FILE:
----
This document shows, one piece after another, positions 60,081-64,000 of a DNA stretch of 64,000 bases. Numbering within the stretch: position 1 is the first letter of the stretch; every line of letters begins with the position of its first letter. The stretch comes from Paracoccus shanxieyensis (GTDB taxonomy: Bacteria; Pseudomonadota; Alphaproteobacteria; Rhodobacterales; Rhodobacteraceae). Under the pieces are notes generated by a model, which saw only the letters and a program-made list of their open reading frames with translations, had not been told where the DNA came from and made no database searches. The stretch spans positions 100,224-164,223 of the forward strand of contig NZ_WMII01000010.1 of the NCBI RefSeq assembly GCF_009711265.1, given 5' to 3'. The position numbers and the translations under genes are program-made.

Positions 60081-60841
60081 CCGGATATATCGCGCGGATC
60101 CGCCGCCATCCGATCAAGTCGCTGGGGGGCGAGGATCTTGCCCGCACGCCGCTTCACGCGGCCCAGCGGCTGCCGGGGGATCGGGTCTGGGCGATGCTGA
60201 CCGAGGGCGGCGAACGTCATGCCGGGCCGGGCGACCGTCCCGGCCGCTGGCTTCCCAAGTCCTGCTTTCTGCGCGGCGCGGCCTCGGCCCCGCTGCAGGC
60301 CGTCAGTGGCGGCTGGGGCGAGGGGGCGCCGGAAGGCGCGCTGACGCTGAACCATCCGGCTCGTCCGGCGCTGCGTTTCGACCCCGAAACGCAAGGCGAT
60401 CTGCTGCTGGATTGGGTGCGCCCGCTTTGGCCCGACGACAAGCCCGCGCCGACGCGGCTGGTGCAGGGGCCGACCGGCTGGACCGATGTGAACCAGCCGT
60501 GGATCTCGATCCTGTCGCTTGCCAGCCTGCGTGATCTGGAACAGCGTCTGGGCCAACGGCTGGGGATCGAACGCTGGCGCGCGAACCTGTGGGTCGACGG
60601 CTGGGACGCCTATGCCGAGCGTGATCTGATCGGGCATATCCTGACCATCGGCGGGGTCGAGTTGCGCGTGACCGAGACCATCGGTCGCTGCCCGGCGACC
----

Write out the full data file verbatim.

This document shows, one piece after another, positions 60,081-64,000 of a DNA stretch of 64,000 bases. Numbering within the stretch: position 1 is the first letter of the stretch; every line of letters begins with the position of its first letter. The stretch comes from Paracoccus shanxieyensis (GTDB taxonomy: Bacteria; Pseudomonadota; Alphaproteobacteria; Rhodobacterales; Rhodobacteraceae). Under the pieces are notes generated by a model, which saw only the letters and a program-made list of their open reading frames with translations, had not been told where the DNA came from and made no database searches. The stretch spans positions 100,224-164,223 of the forward strand of contig NZ_WMII01000010.1 of the NCBI RefSeq assembly GCF_009711265.1, given 5' to 3'. The position numbers and the translations under genes are program-made.

Positions 60081-60841
60081 CCGGATATATCGCGCGGATC
60101 CGCCGCCATCCGATCAAGTCGCTGGGGGGCGAGGATCTTGCCCGCACGCCGCTTCACGCGGCCCAGCGGCTGCCGGGGGATCGGGTCTGGGCGATGCTGA
60201 CCGAGGGCGGCGAACGTCATGCCGGGCCGGGCGACCGTCCCGGCCGCTGGCTTCCCAAGTCCTGCTTTCTGCGCGGCGCGGCCTCGGCCCCGCTGCAGGC
60301 CGTCAGTGGCGGCTGGGGCGAGGGGGCGCCGGAAGGCGCGCTGACGCTGAACCATCCGGCTCGTCCGGCGCTGCGTTTCGACCCCGAAACGCAAGGCGAT
60401 CTGCTGCTGGATTGGGTGCGCCCGCTTTGGCCCGACGACAAGCCCGCGCCGACGCGGCTGGTGCAGGGGCCGACCGGCTGGACCGATGTGAACCAGCCGT
60501 GGATCTCGATCCTGTCGCTTGCCAGCCTGCGTGATCTGGAACAGCGTCTGGGCCAACGGCTGGGGATCGAACGCTGGCGCGCGAACCTGTGGGTCGACGG
60601 CTGGGACGCCTATGCCGAGCGTGATCTGATCGGGCATATCCTGACCATCGGCGGGGTCGAGTTGCGCGTGACCGAGACCATCGGTCGCTGCCCGGCGACC